During camp, we filmed a Facebook LIVE video capturing the children participating in a water investigation activity led by Kohl Children’s Museum. To view that fun, learning activity, click the button below.
United Way Days: August – September 2017
As the summer comes to a close, we’d like to recognize several companies and organizations that have been busy volunteering their time revitalizing school grounds, reading to students and making a positive impact in the community. We would like to thank and recognize O.C. Tanner, Baxter International, Hollister Incorporated, and ITW for taking time out of their workday to create lasting change in Lake County.
Click the button below to read more about the latest United Way Days that took place in our community in August and September.
Our Continued Partnership with the Chicago Bears
On September 10th, United Way of Lake County had a table at the Chicago Bears home opener game against the Atlanta Falcons. Our staff passed out materials on our education programs and held a raffle for a football autographed by Offensive Lineman, Kyle Long.
For over forty years, the NFL and United Way have partnered to strengthen communities across America. As the longest running collaboration between a major sports league and a nonprofit — the partnership provides a powerful vehicle for change in communities. Locally, United Way of Lake County and the Chicago Bears joined forces to create opportunities that encourage young people to get active and maintain healthy relationships.
Read more about our partnership with the Chicago Bears on our blog.
Summer 2017: Donation Drives
Throughout the summer, companies and local organizations around Lake County hosted donation drives collecting items such as, school supplies, furniture, clothing and much more. United Way of Lake County was able to find a home for these donated items with local schools and community organizations to help children and families in need of these items.
Read more about the donation drives that took place this summer on our blog.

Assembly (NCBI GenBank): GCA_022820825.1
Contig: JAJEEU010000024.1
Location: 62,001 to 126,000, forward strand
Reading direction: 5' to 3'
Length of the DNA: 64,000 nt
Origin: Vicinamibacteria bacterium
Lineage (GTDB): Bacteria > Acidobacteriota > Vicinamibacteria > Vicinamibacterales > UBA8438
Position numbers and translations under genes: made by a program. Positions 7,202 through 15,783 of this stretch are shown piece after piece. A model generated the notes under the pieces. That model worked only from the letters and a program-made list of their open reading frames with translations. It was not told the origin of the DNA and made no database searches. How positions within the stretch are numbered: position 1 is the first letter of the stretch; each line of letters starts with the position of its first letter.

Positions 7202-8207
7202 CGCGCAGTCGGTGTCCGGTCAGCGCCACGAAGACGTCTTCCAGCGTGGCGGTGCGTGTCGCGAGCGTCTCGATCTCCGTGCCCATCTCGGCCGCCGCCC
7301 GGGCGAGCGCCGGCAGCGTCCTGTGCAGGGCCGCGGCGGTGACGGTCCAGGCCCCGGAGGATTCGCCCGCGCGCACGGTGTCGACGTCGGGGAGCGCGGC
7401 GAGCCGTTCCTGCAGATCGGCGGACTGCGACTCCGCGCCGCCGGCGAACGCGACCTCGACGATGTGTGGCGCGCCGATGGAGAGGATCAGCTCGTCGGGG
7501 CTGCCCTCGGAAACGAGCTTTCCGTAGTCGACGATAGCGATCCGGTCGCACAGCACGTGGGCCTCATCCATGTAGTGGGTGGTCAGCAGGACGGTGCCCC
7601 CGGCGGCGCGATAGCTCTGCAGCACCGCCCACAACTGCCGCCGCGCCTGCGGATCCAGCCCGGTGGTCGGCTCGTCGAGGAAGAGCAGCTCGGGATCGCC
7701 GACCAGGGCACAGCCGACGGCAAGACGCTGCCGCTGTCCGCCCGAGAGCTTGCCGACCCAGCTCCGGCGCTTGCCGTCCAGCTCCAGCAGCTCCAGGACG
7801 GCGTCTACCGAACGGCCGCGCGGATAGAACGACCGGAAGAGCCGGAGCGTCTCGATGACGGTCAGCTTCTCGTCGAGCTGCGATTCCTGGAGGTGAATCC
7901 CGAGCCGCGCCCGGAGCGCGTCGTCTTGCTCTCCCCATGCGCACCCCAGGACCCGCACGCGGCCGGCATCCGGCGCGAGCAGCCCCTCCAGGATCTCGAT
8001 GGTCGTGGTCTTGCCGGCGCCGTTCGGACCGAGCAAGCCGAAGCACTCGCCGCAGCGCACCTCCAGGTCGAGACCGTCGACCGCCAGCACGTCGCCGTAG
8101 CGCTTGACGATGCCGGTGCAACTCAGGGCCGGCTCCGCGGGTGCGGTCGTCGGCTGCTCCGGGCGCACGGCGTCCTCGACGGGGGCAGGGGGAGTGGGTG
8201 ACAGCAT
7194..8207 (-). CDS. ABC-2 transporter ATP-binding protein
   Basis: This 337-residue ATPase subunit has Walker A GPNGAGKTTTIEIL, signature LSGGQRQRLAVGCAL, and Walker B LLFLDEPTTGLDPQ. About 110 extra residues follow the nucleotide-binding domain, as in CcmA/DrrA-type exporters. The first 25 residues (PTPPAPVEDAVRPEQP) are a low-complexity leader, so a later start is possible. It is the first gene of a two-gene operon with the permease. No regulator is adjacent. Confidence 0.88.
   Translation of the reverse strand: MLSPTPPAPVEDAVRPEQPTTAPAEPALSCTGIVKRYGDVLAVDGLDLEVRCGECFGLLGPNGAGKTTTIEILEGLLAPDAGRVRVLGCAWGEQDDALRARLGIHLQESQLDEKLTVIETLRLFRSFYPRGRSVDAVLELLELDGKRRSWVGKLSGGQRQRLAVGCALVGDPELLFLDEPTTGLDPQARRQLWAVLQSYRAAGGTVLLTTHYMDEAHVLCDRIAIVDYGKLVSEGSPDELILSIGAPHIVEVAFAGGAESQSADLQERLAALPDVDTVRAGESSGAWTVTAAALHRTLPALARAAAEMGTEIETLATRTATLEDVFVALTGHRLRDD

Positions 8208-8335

Connect With Us on LinkedIn!
Did you know United Way of Lake County is on LinkedIn? Follow our company page to read the latest news and updates on our programs, volunteer opportunities and upcoming events. Click the button below to follow us!
We are thrilled to share the next post in our Kindergarten Countdown Camp (KCC) summer blog series that kicked off in Waukegan on June 19th. Up next, we have Amy Warrington KCC classroom volunteer sharing her reflection on the first weeks of camp:
My role at camp is basically to help the teachers in any way possible. This has included everything from helping kids learn how to hold a pen to taking them to the nurse. I also participate in class activities and just generally try to be a helping hand.
The most memorable part of my involvement in KCC has been hearing the kids talk about their enthusiasm for “real kindergarten” to start. Many of them have told me how much they love coming to school every day for camp, and I hope that enthusiasm continues as they begin their journey into formal education.
One teacher in particular that has impacted me is Mrs. Feldman. She is one of the most patient, kind people I have had the pleasure of meeting. Even though she always has her hands full with her class of energetic campers, she takes time to talk to the other volunteers and me about our own lives and plans for the future, which we really appreciate.